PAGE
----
Tuesday, May 23, 2017

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God, Culture and Revelation

Today in America we live in a culture that is pluralistic with respect to many things. Religion is no exception. Some people are part of “traditional” faiths like Christianity, Judaism, Islam or Hinduism. Some are part of “fringe” faiths like the Nation of Islam or Scientology. Others are part of cults like the People’s Temple (from the infamous Jim Jones). Years ago, hundreds of Australians listed their religion as “Jedi.”

One caveat of our pluralistic society is that we are supposed to accept all religious beliefs. We cannot tell anyone they are wrong about God, and for the sake of society we cannot impose our own religious beliefs on another. Of course, to assume that all views about God are equal is to impose a view about God on others … but hey nobody said pluralism was logical.

Just like today in America, Jacob lived in a pluralistic society of sorts. The ancient near east had established religious cultures. Religious practice varied by locale; different regions had different gods and similar yet different religious practices.

In the setting for this week’s Parsha, Jacob has fled from his relative Laban. The entire history of this encounter is not critical here, but what is important is that Jacob and Laban make a covenant (treaty) according to ancient practice. Laban ratifies the covenant between them by reciting a most curious formula in Genesis 31:53:

The God of Abraham and the God of Nahor, the God of their father, judge between us.

This translation (ESV), as with most Christian English translations, has a bit of a gloss. The problem is the word “judge” because it is plural (not singular). Thus Laban is likely referring to god(s) for Abraham and god(s) for Nahor. A better translation, in my opinion, comes from the JPS version (a Jewish translation):

May the God of Abraham and the god of Nahor—their ancestral deities—judge between us.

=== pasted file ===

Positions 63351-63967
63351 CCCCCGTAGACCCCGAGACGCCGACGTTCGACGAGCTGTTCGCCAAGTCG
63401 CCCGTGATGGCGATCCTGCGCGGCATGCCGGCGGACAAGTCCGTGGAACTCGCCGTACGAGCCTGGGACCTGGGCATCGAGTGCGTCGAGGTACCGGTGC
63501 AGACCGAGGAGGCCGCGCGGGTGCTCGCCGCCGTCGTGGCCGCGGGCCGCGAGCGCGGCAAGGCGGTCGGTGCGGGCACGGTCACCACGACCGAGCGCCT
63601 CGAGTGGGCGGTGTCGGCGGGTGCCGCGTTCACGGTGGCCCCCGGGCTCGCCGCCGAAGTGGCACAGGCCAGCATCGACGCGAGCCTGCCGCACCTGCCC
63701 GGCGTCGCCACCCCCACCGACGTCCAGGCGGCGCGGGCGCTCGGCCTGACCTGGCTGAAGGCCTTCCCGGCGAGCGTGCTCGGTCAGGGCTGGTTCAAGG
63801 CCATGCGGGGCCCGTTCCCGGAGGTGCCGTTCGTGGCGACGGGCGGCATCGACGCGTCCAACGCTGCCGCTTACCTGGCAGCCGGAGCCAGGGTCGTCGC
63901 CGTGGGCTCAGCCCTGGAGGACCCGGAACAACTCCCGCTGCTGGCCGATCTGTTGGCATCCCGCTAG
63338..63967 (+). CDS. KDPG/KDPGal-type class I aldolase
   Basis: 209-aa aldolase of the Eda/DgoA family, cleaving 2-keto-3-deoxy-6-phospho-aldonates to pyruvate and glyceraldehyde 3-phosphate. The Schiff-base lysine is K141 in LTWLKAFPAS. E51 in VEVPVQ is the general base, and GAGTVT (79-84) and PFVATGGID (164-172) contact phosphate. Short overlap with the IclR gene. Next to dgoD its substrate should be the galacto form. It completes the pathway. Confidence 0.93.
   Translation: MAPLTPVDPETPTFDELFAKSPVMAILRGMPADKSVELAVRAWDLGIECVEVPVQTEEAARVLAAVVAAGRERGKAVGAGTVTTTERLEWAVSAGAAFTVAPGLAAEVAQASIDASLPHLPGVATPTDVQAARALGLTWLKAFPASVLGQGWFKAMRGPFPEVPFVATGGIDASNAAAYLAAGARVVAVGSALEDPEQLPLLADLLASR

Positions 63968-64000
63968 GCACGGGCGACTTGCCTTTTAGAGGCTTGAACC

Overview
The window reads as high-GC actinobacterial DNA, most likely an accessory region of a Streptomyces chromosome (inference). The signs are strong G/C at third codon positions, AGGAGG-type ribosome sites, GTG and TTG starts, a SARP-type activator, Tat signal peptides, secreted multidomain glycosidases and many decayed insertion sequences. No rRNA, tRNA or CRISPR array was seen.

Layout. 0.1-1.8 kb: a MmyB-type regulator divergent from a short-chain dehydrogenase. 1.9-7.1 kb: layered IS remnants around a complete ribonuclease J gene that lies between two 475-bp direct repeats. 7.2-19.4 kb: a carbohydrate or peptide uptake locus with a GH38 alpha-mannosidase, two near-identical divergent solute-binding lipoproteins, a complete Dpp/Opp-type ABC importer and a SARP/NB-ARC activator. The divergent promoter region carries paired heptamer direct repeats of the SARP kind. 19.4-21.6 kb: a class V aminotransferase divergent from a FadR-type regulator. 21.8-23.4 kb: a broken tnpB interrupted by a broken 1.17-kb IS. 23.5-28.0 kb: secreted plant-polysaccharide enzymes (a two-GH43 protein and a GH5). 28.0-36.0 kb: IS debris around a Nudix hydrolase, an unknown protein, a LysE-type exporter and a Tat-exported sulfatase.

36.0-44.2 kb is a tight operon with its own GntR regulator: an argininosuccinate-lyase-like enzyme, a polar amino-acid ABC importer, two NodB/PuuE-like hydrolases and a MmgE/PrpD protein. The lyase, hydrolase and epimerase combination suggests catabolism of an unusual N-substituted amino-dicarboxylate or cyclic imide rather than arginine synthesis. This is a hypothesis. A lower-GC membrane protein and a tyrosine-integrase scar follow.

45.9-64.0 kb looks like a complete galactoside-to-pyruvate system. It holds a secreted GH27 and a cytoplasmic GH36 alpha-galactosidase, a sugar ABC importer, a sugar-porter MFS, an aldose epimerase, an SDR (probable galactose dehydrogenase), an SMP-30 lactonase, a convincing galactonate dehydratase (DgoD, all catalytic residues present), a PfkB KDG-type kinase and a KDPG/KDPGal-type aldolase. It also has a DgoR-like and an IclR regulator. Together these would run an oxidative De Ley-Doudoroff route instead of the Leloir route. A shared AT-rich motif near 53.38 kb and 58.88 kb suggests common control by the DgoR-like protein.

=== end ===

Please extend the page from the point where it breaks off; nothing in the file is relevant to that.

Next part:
This position is in fact more consistent with the rest of Scripture because Joshua 24:2 informs us that Abraham’s family served other gods besides the God of Abraham, Isaac and Jacob (i.e., Adonai). Abraham of course later in life served Adonai, but perhaps Laban did not understand that Abraham was not exchanging gods by cultural norm, but rather by revelation.

The point here is that Laban saw god(s) through the eyes of his culture. It was expected that Canaan had a set of gods and so did Ur and so on. To him and his culture, there was likely not much difference because there were many gods to be found across the ancient near east, and Adonai was just one of many gods. But this god of Jacob’s father spoke to him in a dream (Genesis 31:29) so perhaps Laban was willing to be more cautious than usual.

Jacob, however, ratifies the covenant in a different way: by the fear of the God of his father (Genesis 31:53), which is a seemingly cryptic reference to Adonai. In other words, Jacob did not swear by the same gods that Laban did, but rather he swore by the God he knew: Adonai. After all, Jacob learned earlier that God was not limited to a single locale when he fled to Bethel (Genesis 28:16) although his revelation was far from complete. So much for PC.

The faith of Abraham, Isaac and Jacob would have been considered a “fringe” religion of sorts in their day. The idea of a single God was radical for the time.

The same is generally true for us today. When we present the gospel in a Jewish context, we are fighting against cultural religious idols. Jews (defined as descendants of Jacob) are not supposed to believe in Yeshua. Christians (defined as followers of Yeshua, or Jesus) are not supposed to live like Jews. Yet our mission is to present the gospel to a Jewish-American culture. We can expect that it will confuse some, upset some and intrigue some.

But like Jacob, or Yeshua for that matter, we can’t afford to be PC about it. Rather we ask the Ruach HaKodesh (i.e., the Holy Spirit) to guide us to state and live the truth in love and leave the rest in God’s hands.

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